Though there are zero pediatric studies, I found one good study in adults,  reviewed here. Researchers contacted 16 different telemedicine companies specifically about rashes. They uploaded photos and basically “posed” as patients. The results were abysmal – there were all sorts of crazy misdiagnoses, and many of the telephone clinicians failed to ask even basic questions to help determine what was going on. Two sites linked to unlicensed overseas docs, and very few of the services even asked for contact info for a patients’ primary care doc to send a copy of the record.

I think I know why telemed companies don’t bother to send records to primary care docs. I have gotten just 2 copies of telemedine records in the last few years, and they’re frankly embarrassing. One was about an 8 year old with a sore throat (who wasn’t even asked about fever). It says the mom “looked at the throat and saw it was pink without exudate.” (Let me mention here that throats are always pink. That’s what’s called the normal color of a throat.) Amoxicillin, in an incorrect dose, was called in for “possible strep throat.” This is terrible medicine that contradicts every published guideline for evaluating sore throats in children. If this is the kind of Krappy Kare we’ve decided we want for our children, we ought to just make antibiotics over-the-counter and skip the pretending over the phone. The other telemedicine record I have was nearly identical, a 15 month old also diagnosed with strep , amoxicillin called in. More Krap Kare for Kids.)

There can be a role for telemedicine. I see it as a useful tool for follow-ups, especially for psychiatric or behavioral care where a detailed physical exam isn’t needed. Telemedicine can also be a great way for physicians in isolated or rural areas to get help from a specialist for complex cases. And telemedicine technology is already being used successfully to allow expert-level interpretation of objective tests, like pediatric EKGs and echocardiograms.

But current available technology (like this Teladoc service) doesn’t allow a clinician to really examine a patient, look in their ears, or even assess whether their vital signs are normal. They cannot help decide whether a child is genuinely ill or just a little sick – and that, really, is what parents need to know in the middle of the night. Calling in unnecessary antibiotics is cheap and easy. But it’s no substitute for genuine medical care.

Acute Flaccid Myelitis: A reassuring primer for parents

Posted November 14, 2016 by Dr. Roy
Categories: Medical problems

The Pediatric Insider

© 2016 Roy Benaroch, MD

Nina wrote in: “Hi Dr. Roy. There has been a lot of discussion in the media lately around acute flaccid myelitis (AFM). This I am sure as it is for many parents is terrifying, especially when you are a card carrying vaccination parent (which doesn’t matter in this case from what I understand)! Any insight you can provide here would be so much appreciated.”

AFM has been in the news a lot lately, typically with breathless click-bait headlines.  The Washington Post, never stingy with words, came up with “A mysterious polio-like illness that paralyzes people may be surging this year.”  Huffpo’s headline was more direct: “A mysterious neurological condition is paralyzing children” The antivaccine sites (to which I will not provide links), predictably, blame it on vaccines, because they blame everything on vaccines. Which is ironic, because we’ve been able to prevent almost all historical cases of this condition with vaccination. It’s a funny world, sometimes.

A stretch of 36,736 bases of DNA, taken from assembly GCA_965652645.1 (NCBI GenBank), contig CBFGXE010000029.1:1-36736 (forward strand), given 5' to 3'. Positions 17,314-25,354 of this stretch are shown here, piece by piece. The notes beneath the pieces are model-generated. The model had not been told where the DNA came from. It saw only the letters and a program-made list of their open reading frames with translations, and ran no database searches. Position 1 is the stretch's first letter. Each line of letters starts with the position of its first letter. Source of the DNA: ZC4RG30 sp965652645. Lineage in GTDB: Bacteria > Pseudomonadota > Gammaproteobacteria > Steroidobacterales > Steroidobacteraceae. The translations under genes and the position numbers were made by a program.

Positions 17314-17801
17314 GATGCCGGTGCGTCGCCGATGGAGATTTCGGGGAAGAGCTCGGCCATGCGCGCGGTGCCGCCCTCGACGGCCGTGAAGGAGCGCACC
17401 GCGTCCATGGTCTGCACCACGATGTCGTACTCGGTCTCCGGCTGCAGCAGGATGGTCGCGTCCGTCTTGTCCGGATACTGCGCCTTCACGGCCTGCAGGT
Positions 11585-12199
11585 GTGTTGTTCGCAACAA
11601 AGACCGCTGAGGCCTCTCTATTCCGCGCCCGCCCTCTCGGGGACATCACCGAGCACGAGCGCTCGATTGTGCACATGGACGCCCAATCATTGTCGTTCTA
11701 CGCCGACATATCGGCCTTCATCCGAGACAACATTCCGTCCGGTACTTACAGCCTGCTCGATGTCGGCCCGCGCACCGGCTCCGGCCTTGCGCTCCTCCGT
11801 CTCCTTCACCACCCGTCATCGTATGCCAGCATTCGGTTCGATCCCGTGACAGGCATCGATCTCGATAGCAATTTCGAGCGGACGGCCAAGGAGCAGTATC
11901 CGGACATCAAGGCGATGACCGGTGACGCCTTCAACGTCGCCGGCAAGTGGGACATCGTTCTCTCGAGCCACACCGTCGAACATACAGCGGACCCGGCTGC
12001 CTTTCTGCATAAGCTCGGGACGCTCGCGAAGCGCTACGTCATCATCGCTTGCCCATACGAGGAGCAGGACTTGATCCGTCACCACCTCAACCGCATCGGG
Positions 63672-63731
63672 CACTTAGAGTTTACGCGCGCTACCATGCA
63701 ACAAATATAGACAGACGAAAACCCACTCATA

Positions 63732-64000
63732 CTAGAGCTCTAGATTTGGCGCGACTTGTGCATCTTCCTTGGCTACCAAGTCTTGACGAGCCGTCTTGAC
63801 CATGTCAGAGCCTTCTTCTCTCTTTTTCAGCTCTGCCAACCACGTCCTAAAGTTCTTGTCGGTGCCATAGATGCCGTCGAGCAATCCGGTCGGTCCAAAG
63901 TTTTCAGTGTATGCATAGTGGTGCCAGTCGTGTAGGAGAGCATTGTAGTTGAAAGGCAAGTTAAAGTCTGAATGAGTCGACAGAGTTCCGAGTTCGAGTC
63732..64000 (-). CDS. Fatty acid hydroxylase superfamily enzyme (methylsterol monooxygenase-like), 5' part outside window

Anyway: there’s no need to panic. While there’s more to learn about AFM, it’s not as mysterious as these headlines would lead you to believe – and it’s really rare.


What’s AFM, anyway?

AFM (Acute Flaccid Myelitis) is a disease of the nervous system. Inflammation causes damage to one section of the spinal cord, leading to weakness of one or more extremities. Sometimes, the weakness affects muscles in the head or neck. There’s typically no changes in sensation like numbness or tingling. The brain is not affected, so there aren’t symptoms like fuzzy thinking, seizures, or coma.

The words in the name AFM describe its key features: it’s Acute, meaning it starts suddenly; it’s Flaccid, meaning muscles are weak or floppy; and it’s a Myelitis, meaning there’s inflammation of the spinal cord.


What causes it?

Historically, almost all cases were caused by polio. 60 years ago, poliovirus infected about 60,000 children per year – thousands of whom became paralyzed. Polio has been entirely eradicated in the US and in most of the rest of the world. But until it’s 100% gone, we need to stay vigilant and keep vaccinating. We know that interruptions in vaccine programs have led to the return of polio to areas of Africa and Asia – and polio could come back here, too.

Though polio itself is not causing any of these AFM cases in the United States now, poliovirus has cousins – other viruses in the enterovirus family. One that seems to be associated with many cases of AFM is a relatively new enterovirus, called D68. Other new or “newish” viruses can cause AFM, too, like West Nile Virus. And some cases seem to be associated with other well-known or common viruses, like adenovirus.